Last month we celebrated President's Day, and that got me thinking about a couple of the homes of former President's I have visited. I have been to George Washington's Mount Vernon Estate near Washington D.C. I love going there and highly recommend it if you are in the area. Today I want to write about a trip I took last year to Monticello, where Thomas Jefferson lived. This former President's birthday is coming up here in April, so seemed a good time to reflect on that trip.
Before I visited, I have to admit I didn't know much about Jefferson. I knew he was third President of the United States, primary writer of the Declaration of Independence, and their were rumors around him having affairs with his slaves. I learned a lot about him during this trip and it was very fascinating. More on that later. My love of old houses comes from my mother, and she has always wanted to see Monticello. My husband and I planned a weekend the end of June in 2019 to take her as a gift.
Monticello is Italian for "Little Mountain," and the house does sit on top of a mountain near the town of Charlottesville, Virginia. You cannot drive directly to the estate. At the bottom of the mountain is a visitor center area by the parking lot. At the visitor center there is a cafe for food, a nice gift shop, exhibits on Jefferson, and a few other activities. You can purchase tickets there, though we got ours in advance. There are several ticket options, but if you want the more extensive tour (which we got); its recommended you book in advance. Once you are done at the visitor center, there are shuttle buses that take you up the mountain to the property. The good news is, your pass is good for the entire day. Meaning you can leave and go back in the same day if you want. I was told it was a popular thing to do among visitors. They go up in the morning, come down and go to nearby Michie Tavern for lunch, and then come back in the afternoon.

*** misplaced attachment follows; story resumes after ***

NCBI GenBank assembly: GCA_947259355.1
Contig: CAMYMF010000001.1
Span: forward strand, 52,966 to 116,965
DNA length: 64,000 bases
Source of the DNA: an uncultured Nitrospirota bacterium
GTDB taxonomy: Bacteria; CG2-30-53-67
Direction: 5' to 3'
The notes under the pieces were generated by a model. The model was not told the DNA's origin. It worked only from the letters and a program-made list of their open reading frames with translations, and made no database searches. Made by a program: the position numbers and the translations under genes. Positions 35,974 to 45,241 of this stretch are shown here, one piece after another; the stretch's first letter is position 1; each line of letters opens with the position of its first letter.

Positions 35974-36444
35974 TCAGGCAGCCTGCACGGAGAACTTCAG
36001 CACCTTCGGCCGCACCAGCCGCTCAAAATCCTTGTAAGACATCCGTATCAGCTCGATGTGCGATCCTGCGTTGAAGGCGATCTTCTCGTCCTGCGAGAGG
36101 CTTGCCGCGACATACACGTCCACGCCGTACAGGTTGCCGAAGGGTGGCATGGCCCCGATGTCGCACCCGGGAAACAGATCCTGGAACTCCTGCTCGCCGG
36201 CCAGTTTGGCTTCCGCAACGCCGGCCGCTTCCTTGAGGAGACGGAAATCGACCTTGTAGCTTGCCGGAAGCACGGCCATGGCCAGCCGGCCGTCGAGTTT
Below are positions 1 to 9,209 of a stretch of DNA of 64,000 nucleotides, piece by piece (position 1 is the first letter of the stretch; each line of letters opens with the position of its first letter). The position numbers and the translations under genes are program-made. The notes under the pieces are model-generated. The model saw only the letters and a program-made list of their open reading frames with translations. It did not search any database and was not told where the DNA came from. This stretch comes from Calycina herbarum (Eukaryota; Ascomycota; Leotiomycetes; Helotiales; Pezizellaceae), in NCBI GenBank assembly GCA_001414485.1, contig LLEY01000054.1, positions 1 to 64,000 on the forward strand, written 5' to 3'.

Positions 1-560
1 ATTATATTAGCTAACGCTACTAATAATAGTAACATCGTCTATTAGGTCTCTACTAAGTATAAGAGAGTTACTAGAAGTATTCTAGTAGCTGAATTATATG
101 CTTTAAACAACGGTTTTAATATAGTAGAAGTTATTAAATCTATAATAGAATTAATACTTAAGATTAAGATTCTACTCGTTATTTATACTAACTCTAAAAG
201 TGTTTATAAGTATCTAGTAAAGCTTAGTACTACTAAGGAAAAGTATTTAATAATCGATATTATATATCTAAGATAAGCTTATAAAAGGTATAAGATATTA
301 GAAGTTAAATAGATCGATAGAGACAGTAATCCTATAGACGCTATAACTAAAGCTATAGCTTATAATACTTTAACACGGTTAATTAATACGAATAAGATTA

I was glad we visited when everything was green and blooming, as the view from up top is gorgeous. Valleys of green hills, trees, and houses in the distance. The setting itself feels a little remote, but is also peaceful. It is easy to see why Jefferson would have picked this land. Below is an aerial view image of the place taken from Thomas Jefferson's Monticello Facebook page.
We arrived a couple of hours before our scheduled tour and used that time to explore the grounds. We happened to get the garden area right when one of the free garden tours was starting and stuck around to listen to the guide. What we learned was that Jefferson was really into Botany. A beautiful and variety of flowers and trees are all around the property, making the outdoor space even more alluring than the house.
After that we headed to the garden areas used for food. Jefferson's grew a variety of vegetables and fruits; and the estate still does today. According to the guide book I bought, Jefferson loved peas, He used to have a competition with his neighbors on who could bring the first pea crop to the table every spring. This was probably my favorite part of the grounds. I pictured hanging out in the pavilion in that area picture below with a good book for hours.
After this we explored Mulberry Row. The road is named for the Mulberry Trees planted along side this road. Back when Jefferson owned the estate, this was the hub of all the enterprise. This is where the weavers, smiths, carpenters, and various others workers lived. This also includes where the slave dwellings were located. It is interesting to see how the subject of slavery is done at estates that have a known history. I thought overall it was handled pretty well. It was stated more in facts of what they know from records and letters. Jefferson himself was know to call slavery an "abominable crime," but yet he owned them his entire life. The guidebook mentions he would sometimes give them financial incentives to work better and on the tour they did mention he taught them to read and write (he valued education a lot). Yet they were mistreated by the overseers; so its kind of a mixed bag in my opinion. Anyways, not a lot of the buildings remain on Mulberry Row, but there are enough worth exploring, with information inside the structures. Below is a picture of a slave dwelling.